Any of your pipes that are exposed to extreme cold or merely just freezing temperatures can freeze over which will not only stop your water supply to your home but could also burst or rupture requiring a major repair or replacement of the affected pipes. If your pipes do burst you will likely need the services of a plumber, but there are a few things you can try before the plumber arrives to minimize any further damages.
Call A Plumber ASAP Because Broken and Burst Pipes Can Cause Substantial Property Damage
The best way to deal with a frozen pipe is to prevent it from ever freezing in the first place. Did you know that your pipes can freeze even if they are not directly exposed to the outside air? The pipes that run inside or alongside of your exterior walls run a high chance of freezing during extremely cold weather. You can however take steps well in advance to prevent this from ever happening. I recommend insulating your pipes with foam rubber sleeves or fiberglass insulation. For pipes in areas that are not heated within the home you can opt for heated pipes, this is accomplished via special heating strips which use electricity to provide heat to potential problem areas. Seattle Plumbing, Drain and Rooter Pros can of course install these for you, or you could try a DIY project. Once the heating strips are applied you can then insulate the pipe. Both cold water and hot water pipes need to be protected, hot water pipes can freeze just as easily as a cold water pipe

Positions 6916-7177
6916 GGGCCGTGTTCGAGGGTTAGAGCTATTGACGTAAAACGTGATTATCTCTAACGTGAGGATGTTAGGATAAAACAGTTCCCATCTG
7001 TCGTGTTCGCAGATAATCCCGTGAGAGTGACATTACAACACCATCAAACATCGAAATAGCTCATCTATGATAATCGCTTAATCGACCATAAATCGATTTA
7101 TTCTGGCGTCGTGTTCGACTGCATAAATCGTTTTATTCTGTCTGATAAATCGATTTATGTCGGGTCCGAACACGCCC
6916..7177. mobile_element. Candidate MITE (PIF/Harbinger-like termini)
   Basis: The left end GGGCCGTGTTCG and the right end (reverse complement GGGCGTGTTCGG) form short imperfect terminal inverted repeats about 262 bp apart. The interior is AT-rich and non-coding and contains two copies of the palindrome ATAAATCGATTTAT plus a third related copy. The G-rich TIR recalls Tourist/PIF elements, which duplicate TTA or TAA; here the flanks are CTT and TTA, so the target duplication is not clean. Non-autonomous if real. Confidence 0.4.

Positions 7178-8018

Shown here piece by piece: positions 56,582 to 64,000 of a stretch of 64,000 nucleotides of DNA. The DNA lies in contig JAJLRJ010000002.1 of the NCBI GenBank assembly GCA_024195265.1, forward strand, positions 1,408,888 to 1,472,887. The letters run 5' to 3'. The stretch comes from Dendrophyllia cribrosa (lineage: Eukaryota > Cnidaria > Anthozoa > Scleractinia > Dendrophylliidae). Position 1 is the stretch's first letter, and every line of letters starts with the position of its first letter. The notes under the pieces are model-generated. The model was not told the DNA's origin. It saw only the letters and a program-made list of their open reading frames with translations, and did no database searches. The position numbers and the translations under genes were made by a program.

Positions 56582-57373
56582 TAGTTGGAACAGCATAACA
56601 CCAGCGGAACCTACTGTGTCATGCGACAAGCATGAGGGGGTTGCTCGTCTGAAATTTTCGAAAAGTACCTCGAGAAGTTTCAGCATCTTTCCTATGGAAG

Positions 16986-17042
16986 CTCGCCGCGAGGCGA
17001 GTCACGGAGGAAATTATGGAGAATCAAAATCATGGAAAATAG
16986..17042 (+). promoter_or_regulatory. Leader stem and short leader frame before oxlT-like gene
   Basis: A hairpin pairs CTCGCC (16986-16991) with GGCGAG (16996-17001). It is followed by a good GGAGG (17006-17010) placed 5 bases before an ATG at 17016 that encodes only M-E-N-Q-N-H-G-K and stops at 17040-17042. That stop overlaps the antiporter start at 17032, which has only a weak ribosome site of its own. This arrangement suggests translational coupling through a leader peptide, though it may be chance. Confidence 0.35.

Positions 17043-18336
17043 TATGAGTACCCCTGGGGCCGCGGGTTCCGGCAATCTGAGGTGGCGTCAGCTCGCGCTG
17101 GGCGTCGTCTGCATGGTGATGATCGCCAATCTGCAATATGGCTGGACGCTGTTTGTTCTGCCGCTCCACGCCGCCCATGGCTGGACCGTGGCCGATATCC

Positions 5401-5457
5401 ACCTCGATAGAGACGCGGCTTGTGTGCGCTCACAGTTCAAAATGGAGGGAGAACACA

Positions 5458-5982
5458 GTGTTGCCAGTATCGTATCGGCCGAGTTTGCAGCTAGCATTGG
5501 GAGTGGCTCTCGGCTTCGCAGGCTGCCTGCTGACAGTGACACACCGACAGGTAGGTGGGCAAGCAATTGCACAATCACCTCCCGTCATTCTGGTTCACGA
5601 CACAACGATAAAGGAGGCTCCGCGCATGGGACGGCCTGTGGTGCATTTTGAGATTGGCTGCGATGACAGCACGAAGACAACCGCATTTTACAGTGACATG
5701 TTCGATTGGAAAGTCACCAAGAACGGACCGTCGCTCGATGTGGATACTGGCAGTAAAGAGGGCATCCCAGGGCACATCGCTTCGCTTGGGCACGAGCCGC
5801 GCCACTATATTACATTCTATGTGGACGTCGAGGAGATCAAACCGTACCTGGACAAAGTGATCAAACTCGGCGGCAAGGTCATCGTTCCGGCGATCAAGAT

If you have outdoor pipes you should install a shut-off valve to any outdoor fixtures if you do not already have one. This way come winter you can turn off the water supply to vulnerable pipes from the inside. If you drain the pipes come winter or cold weather season which can start as early as October in some states coupled with the shut-off valve you should reasonably eliminate the risk to your outdoor plumbing system. As far as the inside pipe system goes if your pipes are not insulated you can always turn on each faucet to a slight trickle, this will help prevent freezing pipes but it will result in wasted water consumption, but the wasted water consumption will still be better than having your pipes burst and rupture.
Now that we covered how to prevent frozen pipes what do you do if they do freeze over? Or for that matter how can you tell the early stages of your pipes freezing? Well unless you are sleeping you may recognize that your pipes are starting to freeze over due to a sudden drop in water pressure. Once you take note of a sudden drop in water pressure coupled with extreme weather outside this is when you need to take immediate action. If you do not the pipes could totally freeze over, resulting in a ruptured or burst pipe. This is because water expands as it freezes and there is only so much room in your pipes, and in a test of strength ice vs steel, the ice will always win and rupture the pipe with ease. You can turn the water on right away, hot and cold water both to move water through each line, this may thaw out any ice which has formed inside the pipes.
If your pipes do freeze over and an emergency plumber cannot reach you due to the weather or roads being impassable you can always do a temporary repair. It will not be pretty and the temporary repairs I will mention here are exactly that, temporary fixes to a larger problem. You can use an inner tube and clamps for example to stop a leak until help arrives. You can also use a garden hose and clamps, the same principle applies. You can also make use of plumbers’ goop sold in fine hardware stores nationwide. Even if your temporary repair leaks a little there is less chance of the damage wo